MIAMI: Presidential votes are still being counted in Florida, a protracted process that has evoked memories of the acrimonious 2000 election that was finally resolved by the US Supreme Court over a month later.
This year the Sunshine state did not play a pivotal role in the national race, as Barack Obama was re-elected Tuesday after winning enough electoral college votes in other states to pass the 270 threshold needed for victory.
Republican nominee Mitt Romney's campaign team on Thursday also appeared to concede that he had lost Florida in a statement quoted by the Miami Herald, but no official result has been announced two full days after the vote.
Florida was arguably the most coveted prize on election day, with 29 electoral college votes up for grabs -- more than any of the other states that swing between Republican and Democratic control in the presidential poll.
In 2000 Democrat Al Gore, who won the US popular vote, lost the election to Republican George W. Bush, who triumphed under the electoral college system when a divided US Supreme Court stopped a ballot recount in Florida.
Republicans have control of both houses in Florida's state legislature and the governor's mansion, but a growing Hispanic and more liberal population are pushing the electorate toward Obama's Democrats.
Florida Deputy Elections Supervisor Christina White blamed the vote count delay on an unusually long ballot and a high voter turnout.
"It's not that there were any problems or glitches. It's about volume and paper left to be processed," said White.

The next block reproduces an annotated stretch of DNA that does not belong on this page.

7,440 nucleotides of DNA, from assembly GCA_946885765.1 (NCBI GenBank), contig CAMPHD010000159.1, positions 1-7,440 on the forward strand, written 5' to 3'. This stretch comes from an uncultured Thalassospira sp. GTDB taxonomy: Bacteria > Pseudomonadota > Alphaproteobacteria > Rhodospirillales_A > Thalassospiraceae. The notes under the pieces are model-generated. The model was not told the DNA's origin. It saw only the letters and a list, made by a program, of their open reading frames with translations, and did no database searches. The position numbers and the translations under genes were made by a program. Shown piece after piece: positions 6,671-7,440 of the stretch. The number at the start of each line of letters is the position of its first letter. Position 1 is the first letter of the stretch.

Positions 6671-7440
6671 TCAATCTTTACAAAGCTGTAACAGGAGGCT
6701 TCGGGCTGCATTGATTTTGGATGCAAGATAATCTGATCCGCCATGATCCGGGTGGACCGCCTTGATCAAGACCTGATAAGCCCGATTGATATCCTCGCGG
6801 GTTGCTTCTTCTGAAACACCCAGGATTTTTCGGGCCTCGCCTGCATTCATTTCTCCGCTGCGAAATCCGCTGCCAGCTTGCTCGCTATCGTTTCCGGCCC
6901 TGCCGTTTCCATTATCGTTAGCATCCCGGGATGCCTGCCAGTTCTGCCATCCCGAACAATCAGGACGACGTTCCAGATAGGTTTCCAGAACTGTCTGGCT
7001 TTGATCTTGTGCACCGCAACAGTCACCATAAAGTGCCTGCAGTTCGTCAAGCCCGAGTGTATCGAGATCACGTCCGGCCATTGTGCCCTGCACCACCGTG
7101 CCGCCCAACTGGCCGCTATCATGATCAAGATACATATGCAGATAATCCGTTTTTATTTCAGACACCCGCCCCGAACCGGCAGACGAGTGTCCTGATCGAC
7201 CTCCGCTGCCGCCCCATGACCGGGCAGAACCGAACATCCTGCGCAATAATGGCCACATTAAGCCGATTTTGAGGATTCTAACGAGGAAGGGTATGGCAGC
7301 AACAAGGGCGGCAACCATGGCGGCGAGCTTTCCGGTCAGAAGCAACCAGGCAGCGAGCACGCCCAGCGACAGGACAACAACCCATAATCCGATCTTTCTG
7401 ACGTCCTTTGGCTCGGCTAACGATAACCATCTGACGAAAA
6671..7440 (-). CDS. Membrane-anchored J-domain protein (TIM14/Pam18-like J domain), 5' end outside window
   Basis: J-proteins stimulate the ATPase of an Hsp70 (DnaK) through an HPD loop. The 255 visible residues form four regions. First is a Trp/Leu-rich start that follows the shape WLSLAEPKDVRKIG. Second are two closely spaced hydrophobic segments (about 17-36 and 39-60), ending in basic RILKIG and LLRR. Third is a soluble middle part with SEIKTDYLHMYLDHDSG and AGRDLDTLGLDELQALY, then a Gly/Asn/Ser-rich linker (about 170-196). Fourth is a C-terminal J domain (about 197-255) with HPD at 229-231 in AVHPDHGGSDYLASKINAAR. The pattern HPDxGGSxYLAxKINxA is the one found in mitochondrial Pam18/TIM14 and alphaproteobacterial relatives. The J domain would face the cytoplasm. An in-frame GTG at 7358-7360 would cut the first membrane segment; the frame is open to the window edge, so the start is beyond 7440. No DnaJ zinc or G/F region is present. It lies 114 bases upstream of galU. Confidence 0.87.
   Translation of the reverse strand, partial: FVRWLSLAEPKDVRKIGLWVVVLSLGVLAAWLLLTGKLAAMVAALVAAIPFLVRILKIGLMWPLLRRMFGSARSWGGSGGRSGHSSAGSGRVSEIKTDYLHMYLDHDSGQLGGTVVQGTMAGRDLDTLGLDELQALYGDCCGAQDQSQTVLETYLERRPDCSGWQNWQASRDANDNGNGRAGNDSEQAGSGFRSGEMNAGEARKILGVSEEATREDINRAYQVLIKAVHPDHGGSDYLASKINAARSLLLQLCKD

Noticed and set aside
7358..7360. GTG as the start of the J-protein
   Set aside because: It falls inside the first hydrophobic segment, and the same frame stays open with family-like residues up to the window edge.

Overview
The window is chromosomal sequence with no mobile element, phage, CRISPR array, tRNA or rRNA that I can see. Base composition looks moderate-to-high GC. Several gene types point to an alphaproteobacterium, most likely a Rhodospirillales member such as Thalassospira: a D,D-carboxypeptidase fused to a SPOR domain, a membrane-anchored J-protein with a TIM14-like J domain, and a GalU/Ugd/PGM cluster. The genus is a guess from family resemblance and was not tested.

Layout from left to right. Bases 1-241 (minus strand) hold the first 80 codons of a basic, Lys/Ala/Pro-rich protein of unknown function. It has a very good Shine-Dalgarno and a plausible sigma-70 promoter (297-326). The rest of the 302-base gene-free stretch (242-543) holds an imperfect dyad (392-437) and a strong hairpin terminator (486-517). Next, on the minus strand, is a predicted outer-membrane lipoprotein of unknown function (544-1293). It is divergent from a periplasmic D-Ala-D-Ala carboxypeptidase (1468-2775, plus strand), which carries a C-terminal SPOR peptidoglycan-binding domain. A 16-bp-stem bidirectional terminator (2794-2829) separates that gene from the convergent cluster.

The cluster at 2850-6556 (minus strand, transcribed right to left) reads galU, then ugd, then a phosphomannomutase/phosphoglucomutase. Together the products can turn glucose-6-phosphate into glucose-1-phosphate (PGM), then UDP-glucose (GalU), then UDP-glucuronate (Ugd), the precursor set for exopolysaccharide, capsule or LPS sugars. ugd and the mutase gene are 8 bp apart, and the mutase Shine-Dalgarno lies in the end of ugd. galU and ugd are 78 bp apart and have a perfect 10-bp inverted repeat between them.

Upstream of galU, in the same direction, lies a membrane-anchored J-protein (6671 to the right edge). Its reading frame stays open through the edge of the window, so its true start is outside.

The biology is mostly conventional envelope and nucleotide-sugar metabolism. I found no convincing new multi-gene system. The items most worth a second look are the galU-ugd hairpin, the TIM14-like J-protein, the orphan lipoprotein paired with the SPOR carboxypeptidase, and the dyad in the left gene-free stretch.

As of Thursday, votes were still being counted in three of Florida's 67 counties -- including the cities of Jacksonville, Fort Lauderdale and Palm Beach. Vote counting in the Miami area was completed on Thursday morning.
But at least two Florida vote experts saw the chaos as the result of a raw, bare-knuckled Republican attempt to suppress turnout.
"Election officials in Florida said the same thing in 2000 -- the turnout caught them by surprise," said Lance deHaven-Smith at Florida State University.
"But the truth is that turnout in presidential elections in Florida is usually between 70 and 75 percent of registered voters."
For him the chaos is because "an entrenched Republican political class is trying to fend off a rising tide of Democratic voting."
Republican state officials have been "intentionally under-supplying voting places and equipment" to create bottlenecks in traditionally Democratic strongholds, "thereby reducing Democratic voting and manipulating the election outcome," he said.
Charles Zelden, a history and law professor at Nova Southeastern University in Florida, said the southern state's Republican legislature wanted to slow down voting for partisan purposes.
He pointed to a law signed last year by Governor Rick Scott reducing the number of early voting days from 14 to eight and eliminating early voting on the Sunday before election day.
Democrats tend do better in early voting, so limiting the number of people voting ahead of election day would likely have favored Romney.
"The blame," Zelden said, "lies with the fact we allow the partisans to run our elections."
Voting in the United States is "controlled by the states which are run by politicians with partisan objectives. Hence the problems," he added.
While projections have indicated that the Florida vote has been close since the start, the statement given by Romney's senior campaign adviser Brett Doster to the Herald, indicated that it had gone Obama's way.
"The numbers in Florida show this was winnable. We thought based on our polling and range of organization that we had done what we needed to win," Doster said.
"Obviously, we didn't, and for that I and every other operative in Florida has a sick feeling that we left something on the table."
Chris Cate, a spokesman for the state government, told AFP that the three counties where counting is still incomplete "are required to report their results to us by Saturday at noon."